Should biologic agents be stopped before surgery for inflammatory bowel disease?

Expert Rev Gastroenterol Hepatol. 2015 Mar;9(3):269-72. doi: 10.1586/17474124.2015.975208. Epub 2014 Nov 4.

Abstract

Despite the widespread use of anti-TNF agents for inflammatory bowel disease (IBD), the need for surgical intervention remains high. As a result, many IBD patients undergoing surgery have recently been exposed to biologic agents. There is considerable controversy regarding the potential adverse effects of biologic agents on surgical outcomes in IBD patients undergoing major colorectal surgery with studies showing conflicting results. There appears to be discordance in the systemic bioavailability of anti-TNF-α in patients with Crohn's disease (CD) versus ulcerative colitis, with greater systemic absorption in CD. In patients with CD, preoperative serum anti-TNF-α levels may help guide timing of surgery as patients with elevated serum anti-TNF-α levels appear to be at higher risk for complications. In patients with ulcerative colitis there is likely no need for stopping biologic agents before surgery as there is poor systemic bioavailability of the drug in a majority of patients.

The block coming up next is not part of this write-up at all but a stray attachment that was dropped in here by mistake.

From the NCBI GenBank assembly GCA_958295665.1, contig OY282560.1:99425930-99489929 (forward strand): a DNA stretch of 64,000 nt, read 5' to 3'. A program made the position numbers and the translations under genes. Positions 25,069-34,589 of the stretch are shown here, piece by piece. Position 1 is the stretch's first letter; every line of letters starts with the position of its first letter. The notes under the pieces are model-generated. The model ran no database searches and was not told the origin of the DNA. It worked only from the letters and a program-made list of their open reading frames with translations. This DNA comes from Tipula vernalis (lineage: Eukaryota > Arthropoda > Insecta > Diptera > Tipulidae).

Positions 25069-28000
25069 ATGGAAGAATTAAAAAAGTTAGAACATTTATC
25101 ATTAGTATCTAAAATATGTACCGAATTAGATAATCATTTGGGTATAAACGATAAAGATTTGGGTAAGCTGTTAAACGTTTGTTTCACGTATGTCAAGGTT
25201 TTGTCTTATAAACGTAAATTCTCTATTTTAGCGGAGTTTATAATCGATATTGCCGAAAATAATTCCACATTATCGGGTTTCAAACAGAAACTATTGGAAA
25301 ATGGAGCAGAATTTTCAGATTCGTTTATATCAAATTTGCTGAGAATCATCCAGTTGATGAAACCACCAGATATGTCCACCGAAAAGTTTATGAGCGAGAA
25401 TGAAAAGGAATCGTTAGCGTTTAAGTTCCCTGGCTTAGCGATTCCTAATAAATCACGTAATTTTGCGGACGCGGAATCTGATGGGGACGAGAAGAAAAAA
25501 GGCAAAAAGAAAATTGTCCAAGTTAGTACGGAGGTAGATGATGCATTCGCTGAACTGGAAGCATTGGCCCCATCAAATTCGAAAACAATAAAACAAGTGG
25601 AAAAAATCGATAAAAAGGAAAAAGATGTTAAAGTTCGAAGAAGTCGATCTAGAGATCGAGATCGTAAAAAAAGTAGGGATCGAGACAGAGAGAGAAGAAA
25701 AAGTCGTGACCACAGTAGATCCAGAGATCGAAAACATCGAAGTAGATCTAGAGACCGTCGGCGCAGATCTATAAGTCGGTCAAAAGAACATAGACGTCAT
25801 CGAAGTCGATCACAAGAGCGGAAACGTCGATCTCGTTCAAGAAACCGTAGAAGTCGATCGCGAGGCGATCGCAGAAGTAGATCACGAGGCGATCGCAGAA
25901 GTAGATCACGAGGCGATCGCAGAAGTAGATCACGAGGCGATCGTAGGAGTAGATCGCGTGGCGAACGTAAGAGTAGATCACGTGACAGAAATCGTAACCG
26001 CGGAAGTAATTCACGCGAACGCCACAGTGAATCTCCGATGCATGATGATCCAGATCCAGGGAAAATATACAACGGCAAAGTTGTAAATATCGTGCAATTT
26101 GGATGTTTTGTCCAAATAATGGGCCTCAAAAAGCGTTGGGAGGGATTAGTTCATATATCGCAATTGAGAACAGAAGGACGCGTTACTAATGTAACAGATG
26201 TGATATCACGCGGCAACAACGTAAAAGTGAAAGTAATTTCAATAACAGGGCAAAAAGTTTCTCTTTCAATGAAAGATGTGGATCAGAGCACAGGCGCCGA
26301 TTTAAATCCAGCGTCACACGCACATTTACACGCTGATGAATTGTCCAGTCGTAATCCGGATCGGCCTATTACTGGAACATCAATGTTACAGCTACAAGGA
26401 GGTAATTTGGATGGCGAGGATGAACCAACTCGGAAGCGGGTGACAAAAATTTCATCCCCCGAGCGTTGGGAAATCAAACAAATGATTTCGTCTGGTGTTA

Keywords: Crohn’s disease; anti-TNF; biologic; complication; drug level; surgery; ulcerative colitis.

Publication types

  • Editorial
  • Review

MeSH terms

  • Biological Factors / administration & dosage*
  • Biological Factors / blood
  • Colitis, Ulcerative / blood
  • Colitis, Ulcerative / drug therapy
  • Colitis, Ulcerative / surgery*
  • Crohn Disease / blood
  • Crohn Disease / drug therapy
  • Crohn Disease / surgery*
  • Humans
  • Tumor Necrosis Factor-alpha / antagonists & inhibitors*
  • Withholding Treatment*
  • Wound Healing / drug effects

Substances

  • Biological Factors
  • Tumor Necrosis Factor-alpha